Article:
IDF Chief Armor Officer Brigadier General Guy Hasson revealed this morning in a Galei Tzahal interview that the attempt to incorporate female combat soldiers in the Armored Corps has not been dropped from the agenda.
In his estimation, within a year "we will decide whether to proceed to the second phase of this experiment."
Hasson said: "We have very significant and groundbreaking experience that took us about a year-and-a-half and maybe even more where we tried to see if a female combat team could be integrated into border protection missions, and I emphasize, border protection missions."
Female fighters are not currently deployed along the Gaza border, but may be deployed along the Israel-Egypt border, on the border with Jordan, and in the Adom Formation in the south.
Hasson added, "The trial was very significant and I personally accompanied it; also, I know the girls personally. We finished the experiment and have concluded how, if required, we can incorporate female teams into border defenses.
"At the moment we're still processing conclusions and I estimate by the year's end we'll make a decision on whether to proceed to the second phase of this experiment," he said.
"On the basis of 4 female fighters who were in a gendered team of only girls in the command course, it's difficult to get long-term conclusions, but we understand what should be the next step, we introduced it to the right person, and I believe that by the end of the year we'll decide where to go with this experiment."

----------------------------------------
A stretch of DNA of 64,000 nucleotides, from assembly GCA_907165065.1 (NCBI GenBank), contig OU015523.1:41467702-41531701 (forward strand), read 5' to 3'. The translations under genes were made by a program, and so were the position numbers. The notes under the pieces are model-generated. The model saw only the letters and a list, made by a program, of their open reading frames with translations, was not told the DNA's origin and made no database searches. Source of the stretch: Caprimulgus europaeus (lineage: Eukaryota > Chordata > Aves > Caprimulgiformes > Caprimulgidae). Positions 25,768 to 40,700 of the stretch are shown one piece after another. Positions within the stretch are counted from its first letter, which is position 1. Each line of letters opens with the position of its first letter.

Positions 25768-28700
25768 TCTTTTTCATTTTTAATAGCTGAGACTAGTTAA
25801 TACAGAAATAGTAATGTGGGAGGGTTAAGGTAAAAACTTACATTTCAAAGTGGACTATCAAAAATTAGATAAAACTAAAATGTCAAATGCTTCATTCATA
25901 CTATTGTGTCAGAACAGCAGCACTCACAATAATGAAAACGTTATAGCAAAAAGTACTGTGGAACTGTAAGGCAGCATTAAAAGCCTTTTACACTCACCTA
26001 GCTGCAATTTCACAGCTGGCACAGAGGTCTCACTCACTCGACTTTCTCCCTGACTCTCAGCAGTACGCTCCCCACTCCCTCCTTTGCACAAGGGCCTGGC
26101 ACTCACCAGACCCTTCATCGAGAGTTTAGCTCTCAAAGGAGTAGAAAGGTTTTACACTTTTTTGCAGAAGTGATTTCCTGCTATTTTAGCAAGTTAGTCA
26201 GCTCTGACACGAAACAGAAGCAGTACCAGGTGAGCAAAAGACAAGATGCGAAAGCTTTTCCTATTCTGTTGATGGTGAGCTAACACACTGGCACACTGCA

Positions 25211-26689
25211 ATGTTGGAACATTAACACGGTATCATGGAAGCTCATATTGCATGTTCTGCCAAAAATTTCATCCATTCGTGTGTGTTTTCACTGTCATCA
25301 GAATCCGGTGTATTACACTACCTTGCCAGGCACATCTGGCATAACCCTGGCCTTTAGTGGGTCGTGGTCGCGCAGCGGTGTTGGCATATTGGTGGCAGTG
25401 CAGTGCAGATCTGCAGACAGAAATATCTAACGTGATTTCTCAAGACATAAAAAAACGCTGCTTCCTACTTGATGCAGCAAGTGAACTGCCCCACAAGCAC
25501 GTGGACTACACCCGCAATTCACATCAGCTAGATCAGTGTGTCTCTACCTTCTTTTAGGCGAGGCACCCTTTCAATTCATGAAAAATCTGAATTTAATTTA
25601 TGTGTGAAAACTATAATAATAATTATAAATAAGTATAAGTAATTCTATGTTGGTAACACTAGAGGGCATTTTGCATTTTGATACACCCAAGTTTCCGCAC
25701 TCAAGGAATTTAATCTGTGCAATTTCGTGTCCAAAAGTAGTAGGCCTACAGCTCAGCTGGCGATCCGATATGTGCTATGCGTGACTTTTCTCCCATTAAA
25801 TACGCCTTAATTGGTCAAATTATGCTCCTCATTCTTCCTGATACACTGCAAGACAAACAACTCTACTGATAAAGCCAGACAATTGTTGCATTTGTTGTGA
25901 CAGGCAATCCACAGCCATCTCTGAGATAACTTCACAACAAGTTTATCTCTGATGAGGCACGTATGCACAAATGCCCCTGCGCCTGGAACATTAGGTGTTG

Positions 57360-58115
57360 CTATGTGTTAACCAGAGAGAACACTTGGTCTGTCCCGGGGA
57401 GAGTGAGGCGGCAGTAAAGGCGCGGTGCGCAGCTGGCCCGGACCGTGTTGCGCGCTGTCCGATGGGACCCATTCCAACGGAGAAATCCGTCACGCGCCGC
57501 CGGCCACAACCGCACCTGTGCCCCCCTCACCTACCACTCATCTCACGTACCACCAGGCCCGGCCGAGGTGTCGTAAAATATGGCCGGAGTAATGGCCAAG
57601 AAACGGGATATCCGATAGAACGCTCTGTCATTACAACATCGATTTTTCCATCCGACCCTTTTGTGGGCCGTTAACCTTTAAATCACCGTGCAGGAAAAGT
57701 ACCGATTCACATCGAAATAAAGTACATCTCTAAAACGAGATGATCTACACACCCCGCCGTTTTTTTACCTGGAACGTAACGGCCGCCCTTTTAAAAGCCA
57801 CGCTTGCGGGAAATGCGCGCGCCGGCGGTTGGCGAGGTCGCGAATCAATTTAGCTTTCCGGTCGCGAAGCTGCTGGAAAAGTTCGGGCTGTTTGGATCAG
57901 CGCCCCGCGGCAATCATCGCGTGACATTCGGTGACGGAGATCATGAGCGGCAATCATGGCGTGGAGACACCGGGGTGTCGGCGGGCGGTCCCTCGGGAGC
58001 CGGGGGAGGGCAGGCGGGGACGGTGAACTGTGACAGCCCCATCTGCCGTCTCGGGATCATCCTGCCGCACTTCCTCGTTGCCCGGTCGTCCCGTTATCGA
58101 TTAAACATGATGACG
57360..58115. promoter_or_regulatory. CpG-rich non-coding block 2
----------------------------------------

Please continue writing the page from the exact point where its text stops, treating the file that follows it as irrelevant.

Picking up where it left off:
The Achim L'Neshek (Brothers-in-Arms) Organization responded: "Even after all the experiments, all the tests and studies show that girls are different from boys and that there is no feasibility to integrate girls into tanks. There are those who continue to insist on prioritizing equality over victory and pushing girls into tanks. In combat roles it hurts girls, harms professionalism, and damages the military."
A military document received by Arutz Sheva in 2017 revealed the physiological costs paid by women in combat roles.
The document shed light on how the IDF integrates women into the combat force, despite the serious medical consequences caused to female soldiers, and despite the damage to the operational level of the units in which women are integrated as combatants.
"Women are no different from men in motivation, command ability, leadership, personal abilities, mental and cognitive functioning," the introduction to the document states. The main difference, according to the document, "is body structure and physiology, which is reflected in differences in women's physical ability from that of men in many aspects, the most prominent of which is cardio-strength, strength (especially strength of the upper body), and speed."
The document revealed that female fighters suffer stress fractures, anemia, infection, and back pain. The recommended solutions included lowering loads and standards, and queueing up for orthopedists.